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Rickybobby
3 hours ago, Chester B said:

Before I moved to the US, I spent the last 2 years up in Erin on a house in the country with acreage at high elevation (>1300 feet).  Much, much colder up there and very little humidity with cool/cold nights.  Most summer nights would dip down in the high single digits. In the 2 summers I was up there we ran the AC maybe 3 or 4 days only.  Quite the shock moving from Oakville right on the lake.  Previous to that Toronto, Burlington, St. Catharines and London.   Needless to say I was glad to leave.  At the time I gave my Dad a couple of Chaemerops seedlings and he was living in Hamilton at the time.  By the end of summer his were twice the size of mine, and he has a black thumb.  If I remember correctly you are located in Paris so you should see some substantial growth.  If I were you I'd be getting some Sabal minors and needle palms and getting them into the ground.  I think with minimal winter protection they'd do well.  I have seen palms in Niagara region as well as Burlington.

Oh i forgot. I have sabals and sabal minors that I’ve grown from seed. Maybe I will throw one in the ground when they are bigger. 

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Chester B

Not sure if you know the place Rice Road Greenhouses.  It's in Pelham and they carry a lot of cold hardy tropicals there, so if you wanted something larger they could very well have it.  I used to buy from them when I lived in Ontario.  They have some pretty big plants there, especially the Yucca rostratas.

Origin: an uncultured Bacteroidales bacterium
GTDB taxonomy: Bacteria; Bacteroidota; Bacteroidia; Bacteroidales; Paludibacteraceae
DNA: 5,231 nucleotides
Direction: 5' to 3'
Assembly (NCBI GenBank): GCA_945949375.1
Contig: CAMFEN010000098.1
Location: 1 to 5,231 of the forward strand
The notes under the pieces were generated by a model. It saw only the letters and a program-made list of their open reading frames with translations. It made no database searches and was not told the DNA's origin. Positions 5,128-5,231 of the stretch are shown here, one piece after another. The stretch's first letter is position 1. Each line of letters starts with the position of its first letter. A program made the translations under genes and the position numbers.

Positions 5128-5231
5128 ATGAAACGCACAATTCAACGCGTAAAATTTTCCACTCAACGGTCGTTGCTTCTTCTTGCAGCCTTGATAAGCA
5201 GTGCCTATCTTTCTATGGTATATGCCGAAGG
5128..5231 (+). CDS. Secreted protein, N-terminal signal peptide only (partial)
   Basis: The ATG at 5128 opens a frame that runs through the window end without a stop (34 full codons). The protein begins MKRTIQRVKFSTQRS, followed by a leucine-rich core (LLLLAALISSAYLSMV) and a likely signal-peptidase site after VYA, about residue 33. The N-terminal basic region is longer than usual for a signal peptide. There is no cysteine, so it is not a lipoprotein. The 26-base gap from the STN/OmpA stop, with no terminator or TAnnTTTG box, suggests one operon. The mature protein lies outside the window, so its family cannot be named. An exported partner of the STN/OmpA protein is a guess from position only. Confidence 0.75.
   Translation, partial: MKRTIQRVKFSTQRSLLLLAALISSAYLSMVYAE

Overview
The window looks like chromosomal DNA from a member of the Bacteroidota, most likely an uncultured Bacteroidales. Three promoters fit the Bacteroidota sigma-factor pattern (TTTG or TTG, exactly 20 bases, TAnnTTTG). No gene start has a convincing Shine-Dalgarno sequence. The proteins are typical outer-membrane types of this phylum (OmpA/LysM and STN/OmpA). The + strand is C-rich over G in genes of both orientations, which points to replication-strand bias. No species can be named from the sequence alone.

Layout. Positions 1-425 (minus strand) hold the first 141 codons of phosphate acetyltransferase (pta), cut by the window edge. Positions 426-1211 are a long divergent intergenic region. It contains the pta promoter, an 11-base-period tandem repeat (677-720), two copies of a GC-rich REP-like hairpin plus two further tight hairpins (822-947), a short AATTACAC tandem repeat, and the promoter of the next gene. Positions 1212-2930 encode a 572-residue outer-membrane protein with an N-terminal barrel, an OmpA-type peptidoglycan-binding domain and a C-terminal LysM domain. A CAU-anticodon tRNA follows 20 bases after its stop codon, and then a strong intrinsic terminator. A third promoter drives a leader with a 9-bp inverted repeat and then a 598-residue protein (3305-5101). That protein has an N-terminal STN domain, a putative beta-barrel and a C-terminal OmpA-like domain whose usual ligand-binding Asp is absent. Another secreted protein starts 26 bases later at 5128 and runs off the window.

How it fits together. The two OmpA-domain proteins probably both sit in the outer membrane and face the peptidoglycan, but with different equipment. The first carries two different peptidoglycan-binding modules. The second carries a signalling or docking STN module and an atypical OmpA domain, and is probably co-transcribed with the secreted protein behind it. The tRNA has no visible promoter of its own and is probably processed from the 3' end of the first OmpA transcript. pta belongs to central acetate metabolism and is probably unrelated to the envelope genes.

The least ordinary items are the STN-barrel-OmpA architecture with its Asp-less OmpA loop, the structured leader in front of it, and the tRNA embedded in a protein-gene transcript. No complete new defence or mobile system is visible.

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RJ

I always get a kick of you guys way up north growing palms. When I lived in Northern New England (about 20 shy of the 45th parallel) I was a cold 5a. Only reason for that was close proximity to a large body of water that some years would freeze but most years wouldn't. When it would freeze all bets where off but I went to work at -25F on several occasions. Growing palms for me was never even in the books. I gotta say kudos for you growing palms, either indoors or outdoors. :greenthumb:

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Rickybobby
46 minutes ago, RJ said:

I always get a kick of you guys way up north growing palms. When I lived in Northern New England (about 20 shy of the 45th parallel) I was a cold 5a. Only reason for that was close proximity to a large body of water that some years would freeze but most years wouldn't. When it would freeze all bets where off but I went to work at -25F on several occasions. Growing palms for me was never even in the books. I gotta say kudos for you growing palms, either indoors or outdoors. :greenthumb: